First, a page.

"He is also head of the body, the church; and He is the beginning, the firstborn from the dead, so that He Himself will come to have first place in everything."
Colossians 1:18

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Wednesday, January 9, 2013

The 1-2 Punch of Scriptural Authority - First, Divine Authority

As believers devoted to God's Word, we are not afraid to beat the drums that have been sounded throughout the life of the church.  We know that the truths of scripture are never worn out, exhausted, or depleted by anything, be it time, culture, science, human progress, demonic intrigues, or all such things en masse.  Scripture is just as fresh, urgent, and applicable to our lives as ever it was in ages long past, so we gladly tread the selfsame paths that our fathers have beaten through a hundred generations.

With this in mind, I do not in the least mind sharing a few thoughts that are, if not novel, at least crucial and basic and cherished.  Peter did this very thing in his day, did he not?  Consider 2 Peter 1:12-15.  At any rate, were the truth told, in such a day as this, when we fight off the double envelopment of liberal scholarship and relativistic apathy, these truths may come as novelties - not because they are new, but because they are not heard nearly so often as they once were. 

We will say some words about the authority of scripture, then, using a classic text.  2 Timothy 3:16-17 makes several categorical statements regarding the authority of God's Word:  "All Scripture is inspired by God and profitable for teaching, for reproof, for correction, for training in righteousness; so that the man of God may be adequate, equipped for every good work."  I would like at this time to briefly consider the more commonly-celebrated element of scriptural authority here; namely, its divine origin. 

If scripture is inspired by God, or, as the English Standard rightly has it, "breathed out by God," this means of course that its origins lie, incredibly, with a God who cannot be false (Titus 1:2).  Although sinful, finite men lifted their pens and wrote the Bible from their own hearts and minds, yet God superintended its creation with such utter precision and specificity that His flawless character and omnipotent care sponged away any traces of fallibility, such that the end result was a divine revelation without error.  Do we trust this work of grace that we call the Bible as much as its divine origin would demand?  Do we believe its truthfulness in all matters?  Are we glad in our hearts; do we marvel that the Word of God is truly the Word of God? 

And do we obey it as the Word of God?  This is another matter, but one of the first importance.  The Word of God is not one man telling another what to do; nor yet is it an earthly sovereign decreeing laws for his or her subjects.  This is the holy, sovereign Deity, whose anthropomorphic hands encompass all the universe, immovably laying down His commands for the whole of mankind.  He is Creator; He is King; He is Judge - and He did not deliver His book to us as a trifle.  "But to this one I will look, to him who is humble and contrite of spirit, and who trembles at My word." (Is. 66:2b; ephasis added)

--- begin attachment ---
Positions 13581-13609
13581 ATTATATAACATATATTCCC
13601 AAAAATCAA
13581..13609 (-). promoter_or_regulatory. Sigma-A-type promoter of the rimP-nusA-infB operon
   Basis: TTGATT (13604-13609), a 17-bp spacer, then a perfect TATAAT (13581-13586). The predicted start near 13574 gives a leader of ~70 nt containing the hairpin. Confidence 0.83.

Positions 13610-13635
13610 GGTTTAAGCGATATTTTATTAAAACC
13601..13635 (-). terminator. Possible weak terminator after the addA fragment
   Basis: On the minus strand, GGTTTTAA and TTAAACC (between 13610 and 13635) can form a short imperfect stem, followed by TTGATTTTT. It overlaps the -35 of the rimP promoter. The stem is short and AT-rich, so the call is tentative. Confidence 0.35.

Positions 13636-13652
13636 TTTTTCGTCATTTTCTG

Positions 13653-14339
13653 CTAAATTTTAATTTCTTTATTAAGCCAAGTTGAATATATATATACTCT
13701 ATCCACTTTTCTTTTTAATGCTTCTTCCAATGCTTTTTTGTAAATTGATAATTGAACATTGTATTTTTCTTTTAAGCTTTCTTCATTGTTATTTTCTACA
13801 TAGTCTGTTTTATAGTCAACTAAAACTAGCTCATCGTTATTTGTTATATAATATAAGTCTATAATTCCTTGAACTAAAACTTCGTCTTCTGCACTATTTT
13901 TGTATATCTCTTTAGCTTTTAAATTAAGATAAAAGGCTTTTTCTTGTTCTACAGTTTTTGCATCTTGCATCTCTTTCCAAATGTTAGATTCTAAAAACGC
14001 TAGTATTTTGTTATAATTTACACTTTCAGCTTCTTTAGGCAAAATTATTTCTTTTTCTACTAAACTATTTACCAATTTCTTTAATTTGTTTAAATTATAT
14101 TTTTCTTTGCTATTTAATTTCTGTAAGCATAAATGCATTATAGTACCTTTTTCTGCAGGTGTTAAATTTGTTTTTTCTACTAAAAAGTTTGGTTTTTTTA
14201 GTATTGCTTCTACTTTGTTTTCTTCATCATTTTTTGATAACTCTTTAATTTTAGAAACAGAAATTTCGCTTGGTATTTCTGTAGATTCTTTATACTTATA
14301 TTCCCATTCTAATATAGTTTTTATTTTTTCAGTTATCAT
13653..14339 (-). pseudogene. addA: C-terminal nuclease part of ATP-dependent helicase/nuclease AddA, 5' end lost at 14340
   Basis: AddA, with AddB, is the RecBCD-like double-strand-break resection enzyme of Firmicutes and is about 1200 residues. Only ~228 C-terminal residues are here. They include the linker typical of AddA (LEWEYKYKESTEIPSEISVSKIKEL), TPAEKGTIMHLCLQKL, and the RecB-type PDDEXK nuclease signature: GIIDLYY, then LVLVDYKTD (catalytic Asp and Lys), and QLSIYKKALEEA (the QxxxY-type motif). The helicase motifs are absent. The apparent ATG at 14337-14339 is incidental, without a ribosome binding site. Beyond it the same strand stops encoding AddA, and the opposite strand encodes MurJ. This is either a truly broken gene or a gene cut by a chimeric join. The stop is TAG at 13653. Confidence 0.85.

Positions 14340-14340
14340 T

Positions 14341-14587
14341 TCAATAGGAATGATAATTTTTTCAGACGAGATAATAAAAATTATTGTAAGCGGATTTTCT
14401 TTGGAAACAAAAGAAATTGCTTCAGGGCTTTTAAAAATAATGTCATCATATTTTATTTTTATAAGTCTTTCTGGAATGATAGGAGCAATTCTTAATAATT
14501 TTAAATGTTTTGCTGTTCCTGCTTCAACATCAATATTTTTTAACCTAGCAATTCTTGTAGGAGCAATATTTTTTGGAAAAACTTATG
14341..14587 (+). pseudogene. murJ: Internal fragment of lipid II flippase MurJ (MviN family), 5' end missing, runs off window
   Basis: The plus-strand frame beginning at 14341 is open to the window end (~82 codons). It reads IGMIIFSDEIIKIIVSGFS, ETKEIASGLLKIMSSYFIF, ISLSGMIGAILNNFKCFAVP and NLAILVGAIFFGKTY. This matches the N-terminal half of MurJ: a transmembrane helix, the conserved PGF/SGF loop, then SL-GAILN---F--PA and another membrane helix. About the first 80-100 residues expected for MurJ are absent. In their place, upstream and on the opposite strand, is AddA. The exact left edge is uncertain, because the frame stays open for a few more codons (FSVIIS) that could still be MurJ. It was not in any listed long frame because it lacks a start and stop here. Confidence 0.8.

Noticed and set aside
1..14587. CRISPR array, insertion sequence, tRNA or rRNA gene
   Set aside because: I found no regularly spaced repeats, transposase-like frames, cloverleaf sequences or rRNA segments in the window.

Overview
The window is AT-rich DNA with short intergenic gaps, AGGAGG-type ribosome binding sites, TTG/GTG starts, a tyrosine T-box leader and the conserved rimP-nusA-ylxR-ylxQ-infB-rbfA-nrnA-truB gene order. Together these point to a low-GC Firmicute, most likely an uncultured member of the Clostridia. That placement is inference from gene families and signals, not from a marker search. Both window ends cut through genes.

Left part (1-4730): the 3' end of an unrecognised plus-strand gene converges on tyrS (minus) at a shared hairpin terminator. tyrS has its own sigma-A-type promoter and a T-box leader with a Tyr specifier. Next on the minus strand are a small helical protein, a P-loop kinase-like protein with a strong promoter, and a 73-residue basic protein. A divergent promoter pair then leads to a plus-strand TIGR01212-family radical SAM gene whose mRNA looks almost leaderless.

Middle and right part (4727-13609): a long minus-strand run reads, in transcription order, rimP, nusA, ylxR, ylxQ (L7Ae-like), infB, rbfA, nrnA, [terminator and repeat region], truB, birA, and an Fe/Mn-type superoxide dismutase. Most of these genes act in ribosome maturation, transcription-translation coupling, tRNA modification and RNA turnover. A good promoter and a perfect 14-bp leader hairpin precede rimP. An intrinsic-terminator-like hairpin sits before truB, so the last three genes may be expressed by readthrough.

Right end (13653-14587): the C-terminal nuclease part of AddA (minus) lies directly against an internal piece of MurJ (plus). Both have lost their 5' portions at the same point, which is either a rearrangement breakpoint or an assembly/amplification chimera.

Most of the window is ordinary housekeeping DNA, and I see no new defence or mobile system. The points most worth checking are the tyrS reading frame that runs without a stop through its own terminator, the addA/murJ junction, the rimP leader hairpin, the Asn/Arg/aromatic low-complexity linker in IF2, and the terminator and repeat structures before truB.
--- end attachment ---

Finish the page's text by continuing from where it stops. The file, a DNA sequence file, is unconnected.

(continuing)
When Paul therefore makes statements like, "Every person is to be in subjection to the governing authorities. For there is no authority except from God, and those which exist are established by God" (Rom. 13:1), it is necessary for us to muzzle both the scornful disbelief of modernity and the clamor of excuse in our own hearts.  This statement, along with all of its fellows, did not originate in the mind of Paul; it came first from God Himself.  We find ourselves mocking the divine with our disbelief; indeed, we say, even as the serpent said, "Indeed, has God said...?" (Gen. 3:1) The unchanging and holy Father clothes Himself with an immeasurable glory when He suffers His children to question His Word, even as Adam and Eve questioned it so long ago, without responding to us as He did to our earliest progenitors. 

Patrick Henry once famously said, "Give me liberty or give me death."  We Christians may well say, "Give me scripture, or give me death," for without the divinely-appointed Bible, God is silent.  Salvation is an indiscernible vapor because we do not understand God and His holy character!  How could we ever perceive our need for a Savior without knowing what God expects of us?  How could we discover such a Savior?  We have made many attempts to guess over the years - survey the false religions around us - but our sin-choked hearts assure that this effort amounts to naught but blasphemy.

Gladly, though, God's Word is real and authoratative.  For the one who knows and affirms this, Psalm 119 becomes the glad and perpetual anthem in all seasons of life, for by His Word are we given reverence for God (v. 38), delight in His commandments (v. 47), the pure way of living (v. 9), revival in affliction (v. 50), divine wisdom (v. 24), continual thankfulness (v. 62), illuminating direction (v. 105), hatred of sin (v. 128), worship of God (v. 164), and still far more.  When we understand that God gave the Bible in order to deliver to us a divinely authoratative account of Himself and His glorious character, how wondrous are the results!  This is our lifeline to God, and our only true testimony about Him!  No heart that truly knows this and humbly seeks out the one true God in His Word will be disappointed.

(The series is continued here)


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